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Concerns over strike by junior doctors following heatwave

NHS leaders have said the service is expecting “major disruption” as a result of the heatwave and the junior doctors’ strike.

Yellow heat health alerts are in place for many parts of the country and will end at 5pm on Thursday, the day junior doctors across the country will down their stethoscopes and pick up placards.

It will be the eleventh walkout by junior doctors from the British Medical Association (BMA) in England, as the bitter dispute over pay rumbles on.

While the weather will become more inclement during the five-day strike, NHS bosses said that the current heatwave has already put strain on the service.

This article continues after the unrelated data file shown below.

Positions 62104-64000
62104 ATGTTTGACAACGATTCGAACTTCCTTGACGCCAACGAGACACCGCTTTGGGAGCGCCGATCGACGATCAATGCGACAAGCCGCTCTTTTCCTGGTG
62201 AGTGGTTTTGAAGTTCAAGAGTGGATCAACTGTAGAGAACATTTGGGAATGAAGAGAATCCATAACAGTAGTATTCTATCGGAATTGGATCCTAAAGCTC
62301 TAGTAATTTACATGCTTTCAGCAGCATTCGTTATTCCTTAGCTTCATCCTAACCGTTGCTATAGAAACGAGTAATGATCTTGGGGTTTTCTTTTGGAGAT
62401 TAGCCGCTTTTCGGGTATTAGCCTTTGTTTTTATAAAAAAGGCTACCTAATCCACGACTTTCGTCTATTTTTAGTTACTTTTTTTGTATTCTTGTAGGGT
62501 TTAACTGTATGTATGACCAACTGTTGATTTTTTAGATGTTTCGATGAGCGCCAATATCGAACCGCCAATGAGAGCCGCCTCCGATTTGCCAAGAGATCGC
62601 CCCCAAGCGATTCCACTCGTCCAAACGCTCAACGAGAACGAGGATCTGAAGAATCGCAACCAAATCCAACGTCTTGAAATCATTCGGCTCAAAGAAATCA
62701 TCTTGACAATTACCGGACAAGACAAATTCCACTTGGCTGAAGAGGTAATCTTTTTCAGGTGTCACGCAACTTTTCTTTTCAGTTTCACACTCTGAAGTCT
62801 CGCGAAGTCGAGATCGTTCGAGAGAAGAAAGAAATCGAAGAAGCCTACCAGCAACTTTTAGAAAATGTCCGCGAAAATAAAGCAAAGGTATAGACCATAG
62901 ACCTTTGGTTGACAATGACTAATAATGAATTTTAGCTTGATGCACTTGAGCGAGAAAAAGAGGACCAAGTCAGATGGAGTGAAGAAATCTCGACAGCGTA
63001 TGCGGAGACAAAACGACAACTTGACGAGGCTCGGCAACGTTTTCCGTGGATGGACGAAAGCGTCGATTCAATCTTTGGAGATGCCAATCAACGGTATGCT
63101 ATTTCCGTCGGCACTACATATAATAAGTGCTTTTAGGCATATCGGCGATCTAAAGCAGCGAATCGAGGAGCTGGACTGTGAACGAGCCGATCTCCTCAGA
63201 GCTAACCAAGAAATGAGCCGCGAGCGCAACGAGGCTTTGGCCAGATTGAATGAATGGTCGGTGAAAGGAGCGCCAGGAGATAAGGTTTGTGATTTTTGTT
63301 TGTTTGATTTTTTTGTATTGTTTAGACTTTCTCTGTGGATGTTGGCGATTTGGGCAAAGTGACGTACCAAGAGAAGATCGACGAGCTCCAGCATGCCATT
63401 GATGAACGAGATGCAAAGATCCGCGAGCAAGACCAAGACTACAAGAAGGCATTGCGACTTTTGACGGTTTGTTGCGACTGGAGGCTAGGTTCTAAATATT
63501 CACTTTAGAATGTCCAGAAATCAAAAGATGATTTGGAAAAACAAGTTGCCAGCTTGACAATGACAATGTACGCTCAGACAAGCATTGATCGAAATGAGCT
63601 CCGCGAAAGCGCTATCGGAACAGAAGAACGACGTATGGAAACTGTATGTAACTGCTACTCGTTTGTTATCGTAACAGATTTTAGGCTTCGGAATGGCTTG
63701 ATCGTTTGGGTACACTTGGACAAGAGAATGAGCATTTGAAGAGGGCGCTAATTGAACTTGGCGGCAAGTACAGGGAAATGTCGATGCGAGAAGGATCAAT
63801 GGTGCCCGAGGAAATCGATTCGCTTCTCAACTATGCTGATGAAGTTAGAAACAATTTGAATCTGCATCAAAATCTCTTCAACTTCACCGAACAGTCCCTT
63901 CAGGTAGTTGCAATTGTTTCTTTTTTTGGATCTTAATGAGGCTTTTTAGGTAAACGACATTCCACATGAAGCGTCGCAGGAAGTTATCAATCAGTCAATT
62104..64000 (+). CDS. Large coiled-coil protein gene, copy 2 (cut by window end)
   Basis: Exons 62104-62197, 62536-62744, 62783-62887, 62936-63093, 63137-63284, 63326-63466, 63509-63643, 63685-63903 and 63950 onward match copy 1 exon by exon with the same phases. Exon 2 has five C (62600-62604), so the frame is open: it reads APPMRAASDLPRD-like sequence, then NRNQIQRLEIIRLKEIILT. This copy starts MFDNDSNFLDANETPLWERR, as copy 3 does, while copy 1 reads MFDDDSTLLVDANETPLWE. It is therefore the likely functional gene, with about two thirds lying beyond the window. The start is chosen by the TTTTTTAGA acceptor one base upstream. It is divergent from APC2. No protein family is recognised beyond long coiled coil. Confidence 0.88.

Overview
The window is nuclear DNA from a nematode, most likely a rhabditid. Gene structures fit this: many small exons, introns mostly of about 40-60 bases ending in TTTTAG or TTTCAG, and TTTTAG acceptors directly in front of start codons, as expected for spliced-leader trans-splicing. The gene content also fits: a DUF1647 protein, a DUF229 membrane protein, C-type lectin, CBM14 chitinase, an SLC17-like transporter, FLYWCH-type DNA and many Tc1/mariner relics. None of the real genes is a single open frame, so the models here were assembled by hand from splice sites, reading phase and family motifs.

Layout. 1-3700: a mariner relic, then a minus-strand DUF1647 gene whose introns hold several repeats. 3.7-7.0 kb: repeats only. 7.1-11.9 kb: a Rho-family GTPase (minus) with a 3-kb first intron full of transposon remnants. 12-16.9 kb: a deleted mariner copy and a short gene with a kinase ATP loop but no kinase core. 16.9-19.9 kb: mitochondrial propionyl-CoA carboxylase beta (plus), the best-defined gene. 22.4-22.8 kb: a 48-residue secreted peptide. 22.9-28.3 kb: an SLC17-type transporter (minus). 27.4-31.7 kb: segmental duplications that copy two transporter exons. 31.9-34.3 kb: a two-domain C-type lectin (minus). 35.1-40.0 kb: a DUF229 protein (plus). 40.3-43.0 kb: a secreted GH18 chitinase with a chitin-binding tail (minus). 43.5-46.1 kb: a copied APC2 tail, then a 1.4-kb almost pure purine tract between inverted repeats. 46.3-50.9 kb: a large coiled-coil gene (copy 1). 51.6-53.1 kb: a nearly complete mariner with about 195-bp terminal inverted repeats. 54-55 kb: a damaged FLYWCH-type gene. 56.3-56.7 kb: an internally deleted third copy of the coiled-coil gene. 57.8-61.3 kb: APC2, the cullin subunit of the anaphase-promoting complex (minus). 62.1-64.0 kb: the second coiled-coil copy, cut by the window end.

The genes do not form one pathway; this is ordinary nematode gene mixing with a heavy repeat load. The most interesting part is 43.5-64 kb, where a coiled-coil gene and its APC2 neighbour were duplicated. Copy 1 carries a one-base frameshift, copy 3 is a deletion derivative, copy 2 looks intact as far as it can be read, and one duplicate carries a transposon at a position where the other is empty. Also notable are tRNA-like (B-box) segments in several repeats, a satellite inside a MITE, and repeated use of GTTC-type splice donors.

And concerns have been raised about the impact that the strike will have on hospitals affected by the cyber attack.

Major hospitals Guys’ and St Thomas’ and King’s in London are still running at reduced capacity after the incident.

But the BMA announced that some senior junior doctors would be given permission to work at the hospitals during the walkouts to “prevent dangerous delays to cancer care”.

Posting on X, it said: “To prevent dangerous delays to cancer care, we are granting a derogation for surgical registrars working on high-risk upper GI, head and neck, and lung cancers at three hospital trusts: Lewisham and Greenwich, Guys & St Thomas’ and Kings College Hospital.

“This will help patients who have experienced dangerous delays to their care due to the difficulties of mitigation against the unplanned and malicious cyber-attack. We thank NHS England for raising their concerns with us in the interest of patient safety.